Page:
A Laser Multi-Function
Decked out in a fairly standard computer grey, the DCP 7055 expands from a base measurement of 375 x 365mm out to 405 x 398.5mm at the top. Brother has fitted a paper tray, laser printer and an A4 flatbed scanner into the unit’s height of 268mm. Although larger, especially with regards to the height aspect, than an inkjet multi-function device, the increase is not too excessive.
Setting up the DCP 7055 is relatively straightforward. As supplied, the toner unit is already in situ inside the body of the unit. After removing a few pieces of sticky tape (far less than I have normally come to expect with an inkjet model) and a couple of other protective items, you should remove the toner unit and give it a quick shake just to ensure the toner is evenly distributed. Both the mains power (lead supplied) and USB port (lead NOT supplied) are located at the rear of the unit where they do add a little to the space required by the product.
Powering up the device for the first time gives you the opportunity to select the language to be used and make any adjustment you may feel is required to the contrast of the unit’s two-inch LCD panel that provides two-line feedback as to status and current mode. This panel, located in front of the scanner unit, is positioned between controls to select options, adjust the number of copies, scan, stop, start and navigate through the various menu levels.
Before linking this multi-function device to a computer, you need to install the supplied software. Included in the software package are the drivers for the printer and scanner; the Brother Control Centre and Status Monitor; plus Nuance PaperPort document management application. There is also documentation in PDF format. At the appropriate point you will be advised when to connect the USB lead before restarting the computer.
Forming the base of this multi-function device is the unit’s paper tray. This tray has a capacity of 250 sheets covering a range of sizes up to A4 and legal. Taking a U-shaped path, the paper is fed through the body of the printer to reappear at an opening just below the control panel. There is also a second paper input slot for manual use when printing envelopes, special paper and the like. This is located between the paper tray and the output opening.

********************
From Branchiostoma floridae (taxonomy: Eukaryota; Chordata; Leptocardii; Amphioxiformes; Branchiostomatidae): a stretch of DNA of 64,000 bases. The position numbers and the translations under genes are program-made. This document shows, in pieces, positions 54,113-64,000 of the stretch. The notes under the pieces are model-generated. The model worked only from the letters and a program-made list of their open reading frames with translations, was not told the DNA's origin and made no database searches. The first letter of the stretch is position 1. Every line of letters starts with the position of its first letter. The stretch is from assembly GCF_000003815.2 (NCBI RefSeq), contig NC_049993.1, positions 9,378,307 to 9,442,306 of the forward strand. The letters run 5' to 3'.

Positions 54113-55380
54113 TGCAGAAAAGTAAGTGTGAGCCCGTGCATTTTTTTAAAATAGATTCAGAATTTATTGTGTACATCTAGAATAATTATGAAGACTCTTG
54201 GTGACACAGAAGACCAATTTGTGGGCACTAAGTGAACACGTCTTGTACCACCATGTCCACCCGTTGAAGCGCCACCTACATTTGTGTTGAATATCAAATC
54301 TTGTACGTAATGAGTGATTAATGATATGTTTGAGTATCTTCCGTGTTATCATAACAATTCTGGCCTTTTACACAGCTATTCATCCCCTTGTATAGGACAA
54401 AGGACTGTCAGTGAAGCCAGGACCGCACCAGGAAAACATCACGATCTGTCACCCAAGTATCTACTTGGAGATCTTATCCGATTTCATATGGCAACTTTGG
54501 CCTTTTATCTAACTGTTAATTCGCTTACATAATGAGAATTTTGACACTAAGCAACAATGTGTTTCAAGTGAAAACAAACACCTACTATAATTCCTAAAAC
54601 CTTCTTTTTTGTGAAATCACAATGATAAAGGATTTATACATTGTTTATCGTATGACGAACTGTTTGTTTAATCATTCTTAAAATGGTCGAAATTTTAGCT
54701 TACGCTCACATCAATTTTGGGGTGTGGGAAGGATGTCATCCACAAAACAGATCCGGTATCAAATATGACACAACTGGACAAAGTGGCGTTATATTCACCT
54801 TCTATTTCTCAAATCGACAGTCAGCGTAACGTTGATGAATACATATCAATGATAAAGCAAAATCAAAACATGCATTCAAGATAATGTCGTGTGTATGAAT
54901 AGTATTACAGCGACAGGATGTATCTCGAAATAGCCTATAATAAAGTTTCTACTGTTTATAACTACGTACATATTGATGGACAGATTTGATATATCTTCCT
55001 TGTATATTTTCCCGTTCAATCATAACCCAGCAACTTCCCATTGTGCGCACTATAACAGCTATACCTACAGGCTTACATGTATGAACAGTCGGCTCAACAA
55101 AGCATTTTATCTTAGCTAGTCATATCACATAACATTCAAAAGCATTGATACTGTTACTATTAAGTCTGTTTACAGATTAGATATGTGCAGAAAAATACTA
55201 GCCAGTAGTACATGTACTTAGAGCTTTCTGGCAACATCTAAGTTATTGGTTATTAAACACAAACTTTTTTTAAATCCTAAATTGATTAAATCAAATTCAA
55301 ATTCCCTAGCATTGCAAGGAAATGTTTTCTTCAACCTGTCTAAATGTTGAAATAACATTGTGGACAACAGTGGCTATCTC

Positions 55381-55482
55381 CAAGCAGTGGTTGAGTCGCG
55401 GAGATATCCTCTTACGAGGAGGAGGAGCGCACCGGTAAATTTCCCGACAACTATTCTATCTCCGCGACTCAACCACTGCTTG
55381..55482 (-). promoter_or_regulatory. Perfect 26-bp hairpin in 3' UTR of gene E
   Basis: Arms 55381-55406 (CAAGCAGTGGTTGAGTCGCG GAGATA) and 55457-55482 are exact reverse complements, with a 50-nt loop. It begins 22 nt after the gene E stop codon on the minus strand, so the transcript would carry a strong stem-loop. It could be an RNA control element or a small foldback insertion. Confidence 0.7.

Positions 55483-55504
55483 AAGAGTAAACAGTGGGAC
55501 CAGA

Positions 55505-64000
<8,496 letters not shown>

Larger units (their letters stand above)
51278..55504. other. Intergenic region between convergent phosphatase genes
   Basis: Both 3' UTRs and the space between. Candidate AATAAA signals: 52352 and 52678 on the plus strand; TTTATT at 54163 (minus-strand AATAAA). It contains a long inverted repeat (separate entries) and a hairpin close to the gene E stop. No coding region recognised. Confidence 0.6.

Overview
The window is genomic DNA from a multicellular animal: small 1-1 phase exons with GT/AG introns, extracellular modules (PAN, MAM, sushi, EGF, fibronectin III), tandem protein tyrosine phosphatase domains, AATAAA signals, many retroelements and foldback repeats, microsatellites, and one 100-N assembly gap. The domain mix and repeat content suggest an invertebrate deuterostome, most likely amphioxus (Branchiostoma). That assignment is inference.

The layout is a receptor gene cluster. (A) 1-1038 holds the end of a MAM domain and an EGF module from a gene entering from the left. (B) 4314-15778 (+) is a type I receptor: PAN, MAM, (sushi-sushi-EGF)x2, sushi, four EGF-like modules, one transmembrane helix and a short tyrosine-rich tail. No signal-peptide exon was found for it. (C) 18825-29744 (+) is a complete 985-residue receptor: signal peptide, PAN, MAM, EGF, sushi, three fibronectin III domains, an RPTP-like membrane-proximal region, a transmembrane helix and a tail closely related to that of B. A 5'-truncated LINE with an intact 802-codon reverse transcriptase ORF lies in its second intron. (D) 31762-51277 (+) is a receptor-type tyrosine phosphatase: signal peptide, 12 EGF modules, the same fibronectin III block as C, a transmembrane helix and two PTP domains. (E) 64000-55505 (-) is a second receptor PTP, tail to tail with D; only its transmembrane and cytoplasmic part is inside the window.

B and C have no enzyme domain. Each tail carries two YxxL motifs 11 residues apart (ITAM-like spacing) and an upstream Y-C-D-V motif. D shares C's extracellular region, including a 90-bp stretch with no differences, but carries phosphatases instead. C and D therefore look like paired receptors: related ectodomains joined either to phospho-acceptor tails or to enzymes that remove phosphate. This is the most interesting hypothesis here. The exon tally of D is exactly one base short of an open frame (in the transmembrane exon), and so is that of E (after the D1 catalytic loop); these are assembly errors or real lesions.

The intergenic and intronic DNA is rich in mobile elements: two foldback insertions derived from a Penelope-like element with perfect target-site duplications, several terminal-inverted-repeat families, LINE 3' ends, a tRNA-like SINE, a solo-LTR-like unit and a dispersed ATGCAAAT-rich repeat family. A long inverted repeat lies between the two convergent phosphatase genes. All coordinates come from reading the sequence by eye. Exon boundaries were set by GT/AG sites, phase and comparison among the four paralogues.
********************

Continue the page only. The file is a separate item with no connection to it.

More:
While for some tasks you need to be connected to a computer, this does not apply when you just need to run off photocopies by combining the scanner and printer elements. In such a situation you need to place the original document on the scanner bed and then press the Start button. Up to 99 copies can be produced at one sitting. When used in conjunction with a computer the scanner has support for both TWAIN and WIA. With up to 256 levels of greyscale, the scanner is capable of 600 x 2400dpi optical and 19200dpi interpolated.
When printing documents via the computer, the Brother DCP 7055 offers a number of options with regards to print quality and paper type. You can select your chosen paper type from a pick list that includes plain, thin, thick, thicker and envelope. You can also select the source from the two available options.
There are three different print qualities identified by the resolution rather than names such as draft, standard and high. The choices available are 300, 600 or 1200 dpi. Running tests with both text and graphics in the three different modes, I was unable to detect any major difference between the print quality delivered by the various modes. I would be happy to use any of the output from the print modes for both personal and business documents. There was a slight difference, however, in the speed achieved by the three print options.
|Print Speed Print Speeds|
|540 word Document|
|300 dpi||600 dpi||1200 dpi|
During print runs and scanning operations, the noise level was reasonable and not too distracting. However it was noticeable that after the first few runs, the DCP 7055 did emit a humming sound for a minute or so. Fortunately this annoying feature quickly disappeared and has not reappeared.
I was impressed with the performance of this multi-function device. Print quality was good with reasonable speeds being achieved. Brother has priced this unit very competitively at £99. A replacement toner cartridge, rated at 1,500 pages, is priced at £49,79 while a replacement drum, rated at 12,000 pages, will set you back £85.19 (which might encourage you to buy a new printer).
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